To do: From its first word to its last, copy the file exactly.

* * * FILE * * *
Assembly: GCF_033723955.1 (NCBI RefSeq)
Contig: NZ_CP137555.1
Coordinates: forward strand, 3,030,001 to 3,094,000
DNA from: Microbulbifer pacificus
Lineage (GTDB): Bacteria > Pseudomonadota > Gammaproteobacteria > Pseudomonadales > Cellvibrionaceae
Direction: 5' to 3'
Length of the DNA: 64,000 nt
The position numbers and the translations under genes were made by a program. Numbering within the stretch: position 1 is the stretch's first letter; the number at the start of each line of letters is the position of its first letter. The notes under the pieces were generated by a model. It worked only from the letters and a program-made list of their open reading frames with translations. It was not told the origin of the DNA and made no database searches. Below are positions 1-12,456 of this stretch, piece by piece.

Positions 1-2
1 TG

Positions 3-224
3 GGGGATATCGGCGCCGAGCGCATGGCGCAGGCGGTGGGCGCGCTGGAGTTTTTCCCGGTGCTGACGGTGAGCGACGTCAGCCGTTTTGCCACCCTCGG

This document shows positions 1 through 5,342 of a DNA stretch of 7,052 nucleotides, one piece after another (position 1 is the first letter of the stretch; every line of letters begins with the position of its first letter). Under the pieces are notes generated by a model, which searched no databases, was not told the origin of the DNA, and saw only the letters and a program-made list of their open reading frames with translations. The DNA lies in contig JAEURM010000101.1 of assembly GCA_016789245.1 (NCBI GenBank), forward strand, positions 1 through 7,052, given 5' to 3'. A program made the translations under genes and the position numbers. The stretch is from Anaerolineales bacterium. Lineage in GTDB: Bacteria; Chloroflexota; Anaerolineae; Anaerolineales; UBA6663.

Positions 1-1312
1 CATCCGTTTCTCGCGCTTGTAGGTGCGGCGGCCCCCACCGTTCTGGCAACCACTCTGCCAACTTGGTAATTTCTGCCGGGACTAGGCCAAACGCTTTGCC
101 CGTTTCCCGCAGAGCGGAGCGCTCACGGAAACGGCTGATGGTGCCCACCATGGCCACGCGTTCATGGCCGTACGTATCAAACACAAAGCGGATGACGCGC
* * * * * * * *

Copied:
Assembly: GCF_033723955.1 (NCBI RefSeq)
Contig: NZ_CP137555.1
Coordinates: forward strand, 3,030,001 to 3,094,000
DNA from: Microbulbifer pacificus
Lineage (GTDB): Bacteria > Pseudomonadota > Gammaproteobacteria > Pseudomonadales > Cellvibrionaceae
Direction: 5' to 3'
Length of the DNA: 64,000 nt
The position numbers and the translations under genes were made by a program. Numbering within the stretch: position 1 is the stretch's first letter; the number at the start of each line of letters is the position of its first letter. The notes under the pieces were generated by a model. It worked only from the letters and a program-made list of their open reading frames with translations. It was not told the origin of the DNA and made no database searches. Below are positions 1-12,456 of this stretch, piece by piece.

Positions 1-2
1 TG

Positions 3-224
3 GGGGATATCGGCGCCGAGCGCATGGCGCAGGCGGTGGGCGCGCTGGAGTTTTTCCCGGTGCTGACGGTGAGCGACGTCAGCCGTTTTGCCACCCTCGG

This document shows positions 1 through 5,342 of a DNA stretch of 7,052 nucleotides, one piece after another (position 1 is the first letter of the stretch; every line of letters begins with the position of its first letter). Under the pieces are notes generated by a model, which searched no databases, was not told the origin of the DNA, and saw only the letters and a program-made list of their open reading frames with translations. The DNA lies in contig JAEURM010000101.1 of assembly GCA_016789245.1 (NCBI GenBank), forward strand, positions 1 through 7,052, given 5' to 3'. A program made the translations under genes and the position numbers. The stretch is from Anaerolineales bacterium. Lineage in GTDB: Bacteria; Chloroflexota; Anaerolineae; Anaerolineales; UBA6663.

Positions 1-1312
1 CATCCGTTTCTCGCGCTTGTAGGTGCGGCGGCCCCCACCGTTCTGGCAACCACTCTGCCAACTTGGTAATTTCTGCCGGGACTAGGCCAAACGCTTTGCC
101 CGTTTCCCGCAGAGCGGAGCGCTCACGGAAACGGCTGATGGTGCCCACCATGGCCACGCGTTCATGGCCGTACGTATCAAACACAAAGCGGATGACGCGC